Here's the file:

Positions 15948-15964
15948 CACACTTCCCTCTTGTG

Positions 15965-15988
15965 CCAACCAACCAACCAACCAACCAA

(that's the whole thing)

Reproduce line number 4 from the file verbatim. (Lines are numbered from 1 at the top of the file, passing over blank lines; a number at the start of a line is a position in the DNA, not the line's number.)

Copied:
15965 CCAACCAACCAACCAACCAACCAA